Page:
Defying Taleban, one movie at a time

By Tim Sullivan

In real life he's a chemist, a polite young man who dispenses antibiotics and advice in a tiny Jalalabad shop barely 70km from where Osama Bin Laden disappeared into the mountains.

But when evening falls, when Zhaid Khan shuts the pharmacy's gates and sends his young assistant home, he becomes someone else.

Then he's a lover (albeit a chaste one). He's a singer (or at least a lip-syncher). He's a fighter, a hero, a defender of the powerless. You've never heard of him, but Zhaid Khan is a movie star.

The quiet pharmacist is the chiselled face, the rippling muscles, the romantic hero of the minuscule Pashto-language vision of Hollywood set amid the towns and mountains of eastern Afghanistan.

It's a region where American drones regularly hover overhead, Taleban attacks come all too regularly and it takes more than a little courage to be an actor.

Khan is famous across Jalalabad, and fans sometimes come to the pharmacy to gawk at him and ask for autographs. Sometimes, though, the Taleban seek him out, too.

They leave him notes in the night, warning they'll burn down his shop and kill him. One day, he fears, they'll follow through.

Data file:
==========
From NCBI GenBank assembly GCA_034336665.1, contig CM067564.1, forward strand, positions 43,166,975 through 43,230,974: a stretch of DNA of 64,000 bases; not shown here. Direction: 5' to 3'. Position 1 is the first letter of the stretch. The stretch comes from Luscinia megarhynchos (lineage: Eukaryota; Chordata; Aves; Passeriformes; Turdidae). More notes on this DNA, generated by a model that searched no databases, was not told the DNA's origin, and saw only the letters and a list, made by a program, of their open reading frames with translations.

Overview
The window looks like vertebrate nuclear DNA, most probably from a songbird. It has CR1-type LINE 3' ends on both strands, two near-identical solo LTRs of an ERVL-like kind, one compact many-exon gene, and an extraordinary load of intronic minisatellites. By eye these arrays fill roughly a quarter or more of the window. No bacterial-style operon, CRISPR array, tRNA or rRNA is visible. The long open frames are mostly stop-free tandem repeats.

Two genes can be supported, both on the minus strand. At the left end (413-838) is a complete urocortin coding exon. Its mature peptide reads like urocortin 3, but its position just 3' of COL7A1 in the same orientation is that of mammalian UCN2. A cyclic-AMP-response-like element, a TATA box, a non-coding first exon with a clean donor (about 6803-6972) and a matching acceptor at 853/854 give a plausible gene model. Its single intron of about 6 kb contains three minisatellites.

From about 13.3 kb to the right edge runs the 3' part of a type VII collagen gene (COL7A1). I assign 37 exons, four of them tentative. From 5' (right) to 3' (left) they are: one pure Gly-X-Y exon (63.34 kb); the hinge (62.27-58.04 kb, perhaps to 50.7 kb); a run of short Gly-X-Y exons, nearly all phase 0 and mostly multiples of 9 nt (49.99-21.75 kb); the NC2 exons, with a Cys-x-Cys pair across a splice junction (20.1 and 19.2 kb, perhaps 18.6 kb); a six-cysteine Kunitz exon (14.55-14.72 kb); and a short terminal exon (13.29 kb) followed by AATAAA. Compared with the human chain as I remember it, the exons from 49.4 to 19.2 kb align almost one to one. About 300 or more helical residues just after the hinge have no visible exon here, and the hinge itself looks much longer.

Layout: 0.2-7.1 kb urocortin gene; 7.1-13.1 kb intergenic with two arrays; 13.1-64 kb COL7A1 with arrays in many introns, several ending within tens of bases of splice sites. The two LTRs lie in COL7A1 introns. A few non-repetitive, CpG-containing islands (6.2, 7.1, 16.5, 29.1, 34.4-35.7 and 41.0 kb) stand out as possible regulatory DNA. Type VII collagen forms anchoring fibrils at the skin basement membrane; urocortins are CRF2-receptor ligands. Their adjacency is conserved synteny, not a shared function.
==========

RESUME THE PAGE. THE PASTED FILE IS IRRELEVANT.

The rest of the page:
But as Afghanistan struggles with an Islamist insurgency that has surged back since the 2001 United States-led invasion, putting broad swaths of the country under Taleban control, a handful of actors are making a cinematic stand.

They do it with movies that are sold here only on DVD, will never make it to Western art house cinemas, and can withstand only the gentlest of criticism.

There are shaky camera angles, wildly awful hairpieces and dialogue with the cadence of a press conference ("To achieve our goal we must try to attain our objectives and what we have vowed to do," a hero intones in Black Poison, an anti-opium morality tale).

Each film is a patchwork of themes - romance, thriller, weepy family drama - knitted together by martial arts battles and lots of squirting sheep's blood bought from local butchers.

The bad guys all seem to have scars, limps or both. The good guys often wear white. They are made, very often, with little beyond a camcorder, a couple of workshop lights and some pirated editing software. But, they'll tell you here, their battle is worth fighting.

"We are changing how people think," said Khan. "Young people see our movies and they know that Afghanistan is not just AK-47s and war. There's something else here, too."